Any one in India who heard the live telecast of Barack Obama's speech at the national convention of the Democrats in the US on Friday would have noted how his primary attributes - poise, eloquence, ideological clarity - were lacking in Indian politicians, particularly of the Congress.
It may not be an overstatement, therefore, to link the Congress' present political discomfiture to the inability of its topmost leaders - the prime minister and the party president - to communicate more effectively with ordinary people. To be fair, there haven't been too many powerful orators in Indian politics in the post-Independence period. Jawaharlal Nehru and Atal Bihari Vajpayee were the two notable exceptions.
Besides, the Congress is not the only party which lacks skilful speakers. The Bharatiya Janata Party (BJP) is slightly better placed at present in the sense that Arun Jaitley and Sushma Swaraj, among the younger generation, are known for their articulateness. But they are usually more effective in confined spaces, as in parliament - when the BJP allows it to function - than at mass rallies.
Where the Congress is concerned, neither Manmohan Singh nor Sonia Gandhi is an effective public speaker, while it is too early to pass any judgment on the heir-apparent, Rahul Gandhi. As the prime minister's lacklustre Independence Day address this year showed, he is not very different from Sonia Gandhi who has sometimes been described - perhaps uncharitably - as a "reader" since neither Hindi nor English is her mother tongue.
But command over the language, or even the absence of a resonant voice, may not matter too much if the speaker is able to convey a sense of conviction about the party's objectives. Unfortunately, the Congress appears to have misplaced its ideological compass. Yet, it was certainly about where he wanted to take the country which made Nehru's speeches a riveting spectacle.
The occasions when his oratory appeared to scale ever greater heights were when he addressed the nation, via the radio, on Independence Day, routinely ending his speech with a stirring call to the audience to say Jai Hind with him three times. Since the Congress doesn't have national conventions of the kind which are held by the Democrats and the Republicans in America, the speech on Aug 15 from the ramparts of the Red Fort provides an opportunity for the prime minister to provide the listeners with an outline of his plans.
Never was such an effort needed more than at present when the Congress is reeling under manifold problems - a stagnating economy, allegations of corruption, outbreaks of violence, threats of internal insurgency and externally-sponsored (and also home-grown) terrorism. But neither Manmohan Singh nor Sonia Gandhi has been able to provide any indication of what the government and the party intend to do. It has always been the usual platitudes with little concrete action.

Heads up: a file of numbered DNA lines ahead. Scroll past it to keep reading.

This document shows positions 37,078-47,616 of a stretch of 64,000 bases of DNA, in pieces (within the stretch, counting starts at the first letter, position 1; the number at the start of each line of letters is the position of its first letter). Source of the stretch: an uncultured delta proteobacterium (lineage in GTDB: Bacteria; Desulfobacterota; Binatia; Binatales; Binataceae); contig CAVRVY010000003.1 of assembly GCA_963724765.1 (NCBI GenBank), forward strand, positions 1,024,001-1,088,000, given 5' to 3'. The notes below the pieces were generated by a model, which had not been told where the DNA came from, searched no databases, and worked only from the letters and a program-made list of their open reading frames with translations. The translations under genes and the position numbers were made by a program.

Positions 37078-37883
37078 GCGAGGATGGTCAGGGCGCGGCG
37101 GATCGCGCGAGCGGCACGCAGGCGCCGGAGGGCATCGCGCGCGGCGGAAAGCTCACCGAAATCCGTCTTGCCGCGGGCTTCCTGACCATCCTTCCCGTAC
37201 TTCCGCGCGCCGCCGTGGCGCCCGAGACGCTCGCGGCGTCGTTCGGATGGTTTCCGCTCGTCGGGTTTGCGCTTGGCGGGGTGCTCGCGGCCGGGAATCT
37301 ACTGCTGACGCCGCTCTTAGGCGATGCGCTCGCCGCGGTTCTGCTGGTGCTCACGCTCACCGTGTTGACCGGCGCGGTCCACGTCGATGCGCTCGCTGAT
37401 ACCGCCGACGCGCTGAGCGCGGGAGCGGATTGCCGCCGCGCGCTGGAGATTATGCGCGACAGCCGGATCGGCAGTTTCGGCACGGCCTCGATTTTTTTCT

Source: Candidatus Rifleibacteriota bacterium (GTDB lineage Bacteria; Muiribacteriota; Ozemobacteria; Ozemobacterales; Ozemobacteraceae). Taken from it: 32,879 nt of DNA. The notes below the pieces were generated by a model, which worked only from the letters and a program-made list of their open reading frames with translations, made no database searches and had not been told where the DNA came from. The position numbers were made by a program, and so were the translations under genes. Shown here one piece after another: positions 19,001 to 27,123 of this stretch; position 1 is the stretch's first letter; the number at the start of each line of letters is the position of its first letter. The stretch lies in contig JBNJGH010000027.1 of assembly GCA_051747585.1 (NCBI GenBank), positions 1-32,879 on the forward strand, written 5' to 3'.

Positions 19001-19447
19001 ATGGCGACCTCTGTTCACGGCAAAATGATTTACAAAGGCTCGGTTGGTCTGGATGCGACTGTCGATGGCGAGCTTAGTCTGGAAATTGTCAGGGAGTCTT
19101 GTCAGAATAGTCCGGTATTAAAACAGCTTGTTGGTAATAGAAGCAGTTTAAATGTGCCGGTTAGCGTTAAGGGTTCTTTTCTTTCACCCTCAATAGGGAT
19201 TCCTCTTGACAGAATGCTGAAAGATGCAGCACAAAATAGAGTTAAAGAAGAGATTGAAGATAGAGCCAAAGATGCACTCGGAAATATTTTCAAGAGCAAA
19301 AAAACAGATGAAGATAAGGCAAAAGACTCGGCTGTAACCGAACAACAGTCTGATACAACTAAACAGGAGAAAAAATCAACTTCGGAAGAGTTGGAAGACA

What is more, the reason for the inaction has been ascribed to a difference between them about the economic direction, with the prime minister favouring pro-market policies and the Congress president a welfare-oriented approach. But there are areas outside the economy where the two leaders could have been more forthright, such as about the confrontation between the Bodos, who are the sons-of-the-soil in Assam, and the Bangladeshi infiltrators, or between the Marathi sons-of-the-soil backed by the Shiv Sena and the Maharashtra Navnirman Sena (MNS), and the Biharis, who have been called "infiltrators" by MNS leader Raj Thackeray.
Manmohan Singh's and Sonia Gandhi's silence on the neglect of historical factors and on sub-nationalism, as also on the bans on books and cartoons, is evidently due to a disinclination to be unambiguous lest such a stance should alienate a prospective vote bank. It is the same expediency which is behind the playing of the caste card, as in the case of reviving the caste census after eight decades, and opting for a constitution amendment to introduce quotas for Dalits in the matter of promotions.
When such cynical calculations guide a party, it is understandable why neither Manmohan Singh nor Sonia Gandhi nor Rahul Gandhi is willing to spell out his or her stand on any subject which is remotely controversial. As a result, the Congress has virtually abandoned its role as a major national party which provides guidelines as Nehru did as a champion of secularism or on the economy as when he described the dams and industries as the temples of modern India.
Although the BJP is currently hedging its bets on its ideology by keeping silent on the Ram temple issue, at least there is no doubt about its pro-Hindu outlook because of its thesis of Hindutva or cultural nationalism, with its slogan of one nation, one people, one culture. Similarly, regional outfits like the Bahujan Samaj Party (BSP), the Samajwadi Party, the Janata Dal-United (JD-U) and others in the Hindi belt are uninhibited about their casteism. As a result, there is no ambiguity about their views.
The Congress, on its part, probably has a guilty conscience about playing the caste card or the communal card, as when it opened the Babri Masjid gates, because of its non-sectarian tradition. Hence, it apparently regards silence as the better part of ideological valour.